• Many hydraulic dams are affected by ASR in Canada because of the wide use of reactive aggregates.[51] Indeed, reactive frost-sensitive chert is very often found in glacio-fluvial environments from which gravels are commonly extracted in Canada. Another reason is also the presence of reactive silica in Paleozoic limestones like the siliceous Ordovician limestone (Bobcaygeon Formation) from the Spratt's quarry near Ottawa in Ontario.[52] The Spratt's limestone aggregates (from the company "Spratt Sand and Gravel Limited") are widely used for ASR studies in Canada and worldwide as described by Rogers et al. (2000)[48] and also recommended by RILEM (International Union of Laboratories and Experts in Construction Materials, Systems, and Structures).[53]
  • Many bridges and civil engineering works of motorways.
  • Interchange Robert Bourassa – Charest (Québec city: interchange autoroutes 740 – 440) demolished in 2010.[3]
  • Gentilly 2 nuclear power plant.
  • Building of the National Gallery of Canada at Ottawa.



  • East German Deutsche Reichsbahn used numerous concrete ties in the 1970s to replace previous wooden ties. However, the gravel from the Baltic Sea caused ASR and the ties had to be replaced earlier than planned, lasting well into the 1990s.[citation needed]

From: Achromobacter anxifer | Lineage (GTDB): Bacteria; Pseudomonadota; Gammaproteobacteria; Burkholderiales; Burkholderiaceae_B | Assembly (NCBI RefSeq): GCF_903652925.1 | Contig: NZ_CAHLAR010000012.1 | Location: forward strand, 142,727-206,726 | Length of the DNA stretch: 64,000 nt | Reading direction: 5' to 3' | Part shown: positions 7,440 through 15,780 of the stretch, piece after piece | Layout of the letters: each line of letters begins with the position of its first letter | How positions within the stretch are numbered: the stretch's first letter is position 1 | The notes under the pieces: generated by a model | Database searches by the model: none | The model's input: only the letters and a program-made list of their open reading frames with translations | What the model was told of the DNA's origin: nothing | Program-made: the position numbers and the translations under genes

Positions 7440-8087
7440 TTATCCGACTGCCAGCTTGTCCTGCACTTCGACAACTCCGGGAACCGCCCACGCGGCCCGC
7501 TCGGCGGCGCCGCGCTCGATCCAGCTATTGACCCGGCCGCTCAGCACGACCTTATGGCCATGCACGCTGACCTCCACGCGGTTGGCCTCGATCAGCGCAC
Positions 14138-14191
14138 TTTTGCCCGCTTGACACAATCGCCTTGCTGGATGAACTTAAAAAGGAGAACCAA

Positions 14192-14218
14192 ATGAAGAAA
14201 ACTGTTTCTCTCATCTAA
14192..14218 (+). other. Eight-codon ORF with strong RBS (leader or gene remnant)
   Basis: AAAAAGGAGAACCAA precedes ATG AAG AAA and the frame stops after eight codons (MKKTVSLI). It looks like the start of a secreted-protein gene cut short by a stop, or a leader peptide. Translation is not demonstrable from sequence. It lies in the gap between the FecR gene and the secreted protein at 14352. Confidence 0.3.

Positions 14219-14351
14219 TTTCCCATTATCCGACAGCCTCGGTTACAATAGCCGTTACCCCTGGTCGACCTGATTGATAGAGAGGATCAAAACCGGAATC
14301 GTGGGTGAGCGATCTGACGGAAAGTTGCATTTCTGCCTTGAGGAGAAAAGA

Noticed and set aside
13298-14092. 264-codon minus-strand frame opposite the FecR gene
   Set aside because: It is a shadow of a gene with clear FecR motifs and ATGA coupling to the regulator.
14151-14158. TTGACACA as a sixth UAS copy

• After reunification, many Autobahns in East Germany were refurbished with concrete that turned out to have been defective and affected by ASR, necessitating expensive replacement work.[citation needed]

New Zealand[edit]

United Kingdom[edit]

United States[edit]

See also[edit]

External links[edit]

Reference textbooks[edit]

  • Sims, Ian; Poole, Alan B. (2017-08-01). Alkali-aggregate reaction in concrete: A world review. CRC Press. ISBN 978-1-317-48441-7.


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  2. ^ Faridazar, Fred (2009-02-10). "Techbrief: Selecting candidate structures for lithium treatment: What to provide the petrographer along with concrete specimens, FHWA-HRT-06-069 – Pavements – FHWA". FHWA-HRT-06-069. Retrieved 2010-07-28.